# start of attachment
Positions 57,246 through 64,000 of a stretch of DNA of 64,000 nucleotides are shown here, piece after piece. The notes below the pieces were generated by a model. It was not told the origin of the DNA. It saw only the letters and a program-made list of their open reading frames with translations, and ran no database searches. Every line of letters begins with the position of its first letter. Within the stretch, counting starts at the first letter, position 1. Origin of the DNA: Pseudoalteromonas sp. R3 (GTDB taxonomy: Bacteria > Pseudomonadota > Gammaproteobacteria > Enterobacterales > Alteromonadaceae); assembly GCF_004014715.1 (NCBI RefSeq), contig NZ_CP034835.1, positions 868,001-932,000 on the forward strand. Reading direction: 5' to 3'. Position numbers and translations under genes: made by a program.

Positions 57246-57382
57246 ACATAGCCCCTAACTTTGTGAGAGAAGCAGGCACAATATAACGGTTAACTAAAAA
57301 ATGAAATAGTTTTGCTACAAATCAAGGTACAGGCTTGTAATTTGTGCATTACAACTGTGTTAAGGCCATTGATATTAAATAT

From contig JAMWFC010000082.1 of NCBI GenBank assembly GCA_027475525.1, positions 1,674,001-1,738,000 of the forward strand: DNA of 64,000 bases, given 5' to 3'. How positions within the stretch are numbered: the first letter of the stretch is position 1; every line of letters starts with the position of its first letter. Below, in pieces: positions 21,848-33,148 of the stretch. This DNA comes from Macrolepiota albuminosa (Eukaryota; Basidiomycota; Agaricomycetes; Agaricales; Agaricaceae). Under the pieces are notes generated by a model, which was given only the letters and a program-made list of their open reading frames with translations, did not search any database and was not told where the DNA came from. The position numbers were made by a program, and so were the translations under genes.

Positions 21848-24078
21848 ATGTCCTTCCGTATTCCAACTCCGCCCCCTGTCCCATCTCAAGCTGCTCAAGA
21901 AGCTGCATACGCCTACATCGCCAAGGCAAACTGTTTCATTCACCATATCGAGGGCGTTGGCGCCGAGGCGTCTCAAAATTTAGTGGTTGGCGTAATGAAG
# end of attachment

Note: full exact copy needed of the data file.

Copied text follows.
Positions 57,246 through 64,000 of a stretch of DNA of 64,000 nucleotides are shown here, piece after piece. The notes below the pieces were generated by a model. It was not told the origin of the DNA. It saw only the letters and a program-made list of their open reading frames with translations, and ran no database searches. Every line of letters begins with the position of its first letter. Within the stretch, counting starts at the first letter, position 1. Origin of the DNA: Pseudoalteromonas sp. R3 (GTDB taxonomy: Bacteria > Pseudomonadota > Gammaproteobacteria > Enterobacterales > Alteromonadaceae); assembly GCF_004014715.1 (NCBI RefSeq), contig NZ_CP034835.1, positions 868,001-932,000 on the forward strand. Reading direction: 5' to 3'. Position numbers and translations under genes: made by a program.

Positions 57246-57382
57246 ACATAGCCCCTAACTTTGTGAGAGAAGCAGGCACAATATAACGGTTAACTAAAAA
57301 ATGAAATAGTTTTGCTACAAATCAAGGTACAGGCTTGTAATTTGTGCATTACAACTGTGTTAAGGCCATTGATATTAAATAT

From contig JAMWFC010000082.1 of NCBI GenBank assembly GCA_027475525.1, positions 1,674,001-1,738,000 of the forward strand: DNA of 64,000 bases, given 5' to 3'. How positions within the stretch are numbered: the first letter of the stretch is position 1; every line of letters starts with the position of its first letter. Below, in pieces: positions 21,848-33,148 of the stretch. This DNA comes from Macrolepiota albuminosa (Eukaryota; Basidiomycota; Agaricomycetes; Agaricales; Agaricaceae). Under the pieces are notes generated by a model, which was given only the letters and a program-made list of their open reading frames with translations, did not search any database and was not told where the DNA came from. The position numbers were made by a program, and so were the translations under genes.

Positions 21848-24078
21848 ATGTCCTTCCGTATTCCAACTCCGCCCCCTGTCCCATCTCAAGCTGCTCAAGA
21901 AGCTGCATACGCCTACATCGCCAAGGCAAACTGTTTCATTCACCATATCGAGGGCGTTGGCGCCGAGGCGTCTCAAAATTTAGTGGTTGGCGTAATGAAG